by ALEXA SCHMIDT, Features Editor
This is the third consecutive year that Andy Bauer, director of Performing Arts, has run the album class. It is a three-hour class in which students study a particular album, and perform it from start to finish at the end of the semester.
Previous albums include The Beatles’ Abbey Road and Sergeant Pepper’s Lonely Hearts Club Band. However, there is a catch to this year’s class. The twelve students are making their own album, with original music that they will have composed for a little over five months. This process is completely new, but the students and Bauer are excited to tackle the challenge.
Bauer wanted each person to write two or three songs for the album, or at least sketches and ideas, before the winter break was over.
“Some people did something as simple as humming a melody into their iPhone, and then sent it to me with no chords, no structure, no nothing. Just words and a tune. But other people had songs pretty much all worked out with the chords and the arrangement and everything. There are varying degrees of finished,” Bauer said.
“There are people who have never written a song, or written any kind of composition in their life, and suddenly they realize that they could do it. That is astonishingly gratifying to me as someone to help them flesh out their ideas and order them into a formal structure and have it sound like really decent music,” he said.
Senior Erin Plitt is taking the class for the second time, and said there is no “normal” class.
“For a lot of us, including myself, it’s my first time composing, so the basic structure tries to be the first hour of class we analyze an existing song for form, see what we can learn from it, to keep our music interesting and well-educated,” Plitt said. “After that we sometimes break up the music. Instrumentalists, vocalists, sometimes the band stays together and we try to brainstorm things, work out kinks in songs, but it really depends on the songs we’re doing,” she said.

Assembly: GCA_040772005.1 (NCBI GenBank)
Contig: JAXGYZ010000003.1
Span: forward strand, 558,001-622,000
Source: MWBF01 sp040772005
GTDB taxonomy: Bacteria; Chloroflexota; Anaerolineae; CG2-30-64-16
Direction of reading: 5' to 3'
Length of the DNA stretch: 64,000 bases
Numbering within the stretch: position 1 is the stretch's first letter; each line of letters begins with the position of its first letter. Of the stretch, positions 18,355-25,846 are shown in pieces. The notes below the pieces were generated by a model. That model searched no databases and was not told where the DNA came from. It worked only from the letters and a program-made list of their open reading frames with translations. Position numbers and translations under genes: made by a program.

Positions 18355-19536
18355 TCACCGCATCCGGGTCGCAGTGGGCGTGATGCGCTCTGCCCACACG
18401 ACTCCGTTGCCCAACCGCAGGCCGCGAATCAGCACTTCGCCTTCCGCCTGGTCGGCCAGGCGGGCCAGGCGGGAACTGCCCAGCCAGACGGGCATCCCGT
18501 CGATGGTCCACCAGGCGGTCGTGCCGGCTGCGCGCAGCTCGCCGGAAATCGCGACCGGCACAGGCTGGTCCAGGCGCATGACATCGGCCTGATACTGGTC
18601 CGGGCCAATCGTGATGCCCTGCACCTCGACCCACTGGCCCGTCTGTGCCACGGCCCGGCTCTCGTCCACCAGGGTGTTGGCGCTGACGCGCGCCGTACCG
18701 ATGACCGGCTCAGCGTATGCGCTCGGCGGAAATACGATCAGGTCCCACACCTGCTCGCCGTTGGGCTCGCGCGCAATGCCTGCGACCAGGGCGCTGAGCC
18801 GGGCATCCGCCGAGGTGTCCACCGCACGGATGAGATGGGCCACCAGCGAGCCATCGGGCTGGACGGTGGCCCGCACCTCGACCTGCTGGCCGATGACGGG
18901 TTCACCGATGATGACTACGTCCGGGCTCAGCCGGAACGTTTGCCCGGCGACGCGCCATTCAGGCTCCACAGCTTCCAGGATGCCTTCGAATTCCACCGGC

Collaboration is a huge part of the class. Bauer described it as a “semester-long group project.” For Plitt, turning to other students for help is essential in order to develop her ideas. She turns to her classmates for help with lyrics or phrasing, and uses Bauer for compositional work.
“I don’t play any instruments, so just to figure something basic out like chords, I’ll bring my idea of my melody to Andy, and we’ll sit down together and sing through the song, play through the song, figure out what we like, what we don’t like, and where we think it can go,” Plitt said. “It really has been for me, an extraordinarily collaborative effort that I think is really really fun to participate in. It’s a feeling that I’ve never had before, and I love it.”
The main theme of the album is change, which Bauer admits is a broad term.
“It just gives us a little bit of a direction in terms of how we want the music to be thematically. We’re not strictly bound to that, nor are we bound to any interpretation of that word,” Bauer said.
“It doesn’t really hold anyone accountable. Any song for it to be interesting needs to be about change in some way. Change in relationship, change in season, change in the times. I feel like if you look at any piece of music, you can figure out and interpretation,” Plitt said.